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Basic Marketing - Chapter 16 Supplementary PowerPoint Archive.
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Basic Marketing - Chapter 16Supplementary PowerPoint Archive This is an archive of photos and exhibits from the text (as well as associated graphics and exhibits from the color transparencies and overheads) to supplement the Interactive PowerPoint Lecture slideshow for this chapter and the PowerPoint file with color print ads. See the Basic Marketing Multimedia Lecture Support Package for additional detail and teaching suggestions. For use only with Perreault and McCarthy texts. These images may not be redistributed or used for any other purpose without permission of the publisher, McGraw-Hill/Irwin, The McGraw-Hill Companies, Inc. For use only with Perreault and McCarthy texts. © 2005 McGraw-Hill Companies, Inc. McGraw-Hill/Irwin
“Mass Selling,” Overhead 173 • Involves "big bucks"—about $236 billion in 2002 • Work is done by relatively few people • Major expense is for media time and space • largest share (28%) goes for television (including cable) • newspapers take about 22% of the total • direct mail takes about 23% of the total • U.S. companies spend an average of only about 2.5 percent of sales for advertising
“Strategy Planning for Advertising,” Transparency 105: (Exhibit 16-1)
“Advertising Spending as Percent of Sales for Illustrative Product Categories,” Overhead 174: (Exhibit 16-2) Producers: Petroleum refining (0.7) Computers and office equipment (1.1) Dairy products (1.3) Motor vehicles and car bodies (2.2) Greeting cards (2.4) Investment advice (2.5) Cable and pay TV (3.3) Sporting and athletic goods (3.9) Footwear (4.6) Soft drinks, water (4.8) Business services (5.3) Malt beverages (9.8) Transportation services (11.1) Games and toys (11.2) Perfumes and cosmetics (11.2) Soap and detergent (11.3) • Retailers: • Grocery stores (1.3) • Hotels and motels (1.4) • Women's clothing stores (3.7) • Eating places (3.8) • Furniture stores (5.8) • Videotape rental stores (5.8) • Catalog, mail-order houses (8.4) • Amusement parks (12.8)
“Examples of Some General Advertising Objectives,” Overhead 175 • Help introduce new products to specific target markets • Help position the firm's brand or marketing mix by informing and persuading target customers or middlemen about its benefits • Help obtain desirable outlets (distribution) • Prepare the way for the personal selling effort • Provide on-going contact with target customers • Get immediate buying action • Help buyers confirm purchasing decisions
“Examples of Different Types of Advertising over Adoption Process Stages,” Transparency 106: (Exhibit 16-3)
“Kinds of Advertising and Objectives,” Overhead 176 • PRODUCT ADVERTISING tries to sell a specific product—to final users or channel members • Pioneering ads build primary demand • Competitive ads build selective demand • INSTITUTIONAL ADVERTISING tries to promote an organization's image, reputation, or ideas—rather than a specific product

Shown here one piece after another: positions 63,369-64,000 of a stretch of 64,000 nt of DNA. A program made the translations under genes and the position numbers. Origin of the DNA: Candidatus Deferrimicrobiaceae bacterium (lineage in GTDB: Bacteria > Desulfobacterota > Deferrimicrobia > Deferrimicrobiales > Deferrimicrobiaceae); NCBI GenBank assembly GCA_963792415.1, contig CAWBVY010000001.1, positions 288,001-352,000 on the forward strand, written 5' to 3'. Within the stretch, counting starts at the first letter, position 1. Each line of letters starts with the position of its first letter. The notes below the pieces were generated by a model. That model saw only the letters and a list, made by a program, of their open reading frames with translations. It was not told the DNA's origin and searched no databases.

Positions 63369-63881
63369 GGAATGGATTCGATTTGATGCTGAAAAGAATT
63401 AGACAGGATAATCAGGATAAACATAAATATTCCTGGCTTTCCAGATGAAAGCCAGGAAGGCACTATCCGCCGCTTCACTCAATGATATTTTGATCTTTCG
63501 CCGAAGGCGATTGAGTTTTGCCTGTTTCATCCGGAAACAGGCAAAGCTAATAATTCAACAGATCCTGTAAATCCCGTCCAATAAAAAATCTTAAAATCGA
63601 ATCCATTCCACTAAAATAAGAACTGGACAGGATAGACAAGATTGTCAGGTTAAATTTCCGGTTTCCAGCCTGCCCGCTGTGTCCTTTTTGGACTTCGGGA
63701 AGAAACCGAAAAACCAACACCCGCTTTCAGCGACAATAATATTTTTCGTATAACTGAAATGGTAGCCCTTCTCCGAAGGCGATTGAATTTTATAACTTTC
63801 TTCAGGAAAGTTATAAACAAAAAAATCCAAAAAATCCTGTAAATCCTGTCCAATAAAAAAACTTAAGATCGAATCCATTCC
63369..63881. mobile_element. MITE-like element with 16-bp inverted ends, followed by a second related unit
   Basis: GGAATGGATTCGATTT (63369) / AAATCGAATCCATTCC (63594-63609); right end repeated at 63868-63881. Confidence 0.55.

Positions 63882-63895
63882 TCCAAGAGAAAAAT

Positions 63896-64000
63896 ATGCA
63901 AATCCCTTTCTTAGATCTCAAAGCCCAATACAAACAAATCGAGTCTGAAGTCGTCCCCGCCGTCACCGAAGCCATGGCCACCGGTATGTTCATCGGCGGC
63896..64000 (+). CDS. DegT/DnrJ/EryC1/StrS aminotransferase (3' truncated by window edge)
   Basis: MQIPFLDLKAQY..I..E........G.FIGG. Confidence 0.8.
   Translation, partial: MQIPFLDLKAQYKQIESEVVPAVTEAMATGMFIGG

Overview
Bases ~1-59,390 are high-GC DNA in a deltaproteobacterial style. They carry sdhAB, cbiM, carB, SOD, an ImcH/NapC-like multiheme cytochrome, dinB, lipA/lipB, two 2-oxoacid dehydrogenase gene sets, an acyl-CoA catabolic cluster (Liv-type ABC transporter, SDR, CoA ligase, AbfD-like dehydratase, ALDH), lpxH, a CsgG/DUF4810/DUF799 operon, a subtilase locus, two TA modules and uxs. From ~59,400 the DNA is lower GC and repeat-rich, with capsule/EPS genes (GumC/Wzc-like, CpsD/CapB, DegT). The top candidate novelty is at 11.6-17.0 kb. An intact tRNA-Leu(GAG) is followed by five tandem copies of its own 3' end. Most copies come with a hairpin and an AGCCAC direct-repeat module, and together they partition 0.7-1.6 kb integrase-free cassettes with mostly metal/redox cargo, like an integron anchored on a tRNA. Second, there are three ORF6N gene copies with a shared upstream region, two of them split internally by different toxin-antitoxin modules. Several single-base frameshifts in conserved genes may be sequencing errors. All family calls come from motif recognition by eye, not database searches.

“Coordinating Advertising Efforts,” Overhead 177 Advertising Allowances Horizontal Cooperation Cooperative Advertising
“Major Advertising Media,” Overhead 178 • Television • Newspapers • Direct mail • Radio • Yellow Pages • Magazines • Outdoor • Internet (growing rapidly)
“Media Selection Factors,” Overhead 179 • Promotion objectives • Target market you need to reach • Funds available • Nature of the media • who it reaches • with what frequency • at what impact • at what cost • Overall fit with the rest of the marketing mix!
“Relative Size and Costs, Advantages and Disadvantages of Major Kinds of Media,” Overhead 180: (Exhibit 16-4)
“Advertising on the Internet,” Overhead 181 • Ads take many forms • Range from banners and buttons to popups and web pages • Internet ads seek a direct response—a click • Traditional mass-media thinking: some websites generate more exposure • Segmentation thinking: some websites are better for reaching target customers • Context ads link message to content being viewed • Pointcasting • Interactive communication thinking: some websites “just get results” • Charges apply only when response is achieved • Internet advertising is attracting mainline advertisers, but is still feeling its way
“Ad Agencies,” Overhead 182 • Specialists in planning and handling mass selling details for advertisers • Full Service vs. Specialized • Many small agencies, but big ones handle the bulk of the work • Growth of "mega-agencies" • Agencies can usually be replaced at will • Agencies often work on a commission (percent of media purchases) • 15% is not required, but still common • Some services are provided on a fee basis (i.e., pay for what you get!) • Increased use of performance-based pay
“Top Nine Ad Organizations and Examples of Products They Advertise,” Overhead 183: (Exhibit 16-5)
“Advertising Regulation,” Overhead 184 • Federal Trade Commission controls unfair or deceptive advertising • Can require corrective advertising • Focus is on what is deceptive, instead of what is subjectively defined as "unfair” • Comparative advertising claims may need to be substantiated • Rules are not always clear • Hard to define exactly what research is needed
“Sales Promotion,” Overhead 185 • Promotion activities—other than advertising, publicity and personal selling—that stimulate interest, trial, or purchase • May be targeted at channel members, final customers or users, or employees • Skill may be difficult to develop inside the firm—since a promotion activity is often designed and used only once • Sales promotion spending is increasing
“Some Possible Effects of a Sales Promotion on Sales,” Transparency 107: (Exhibit 16-6)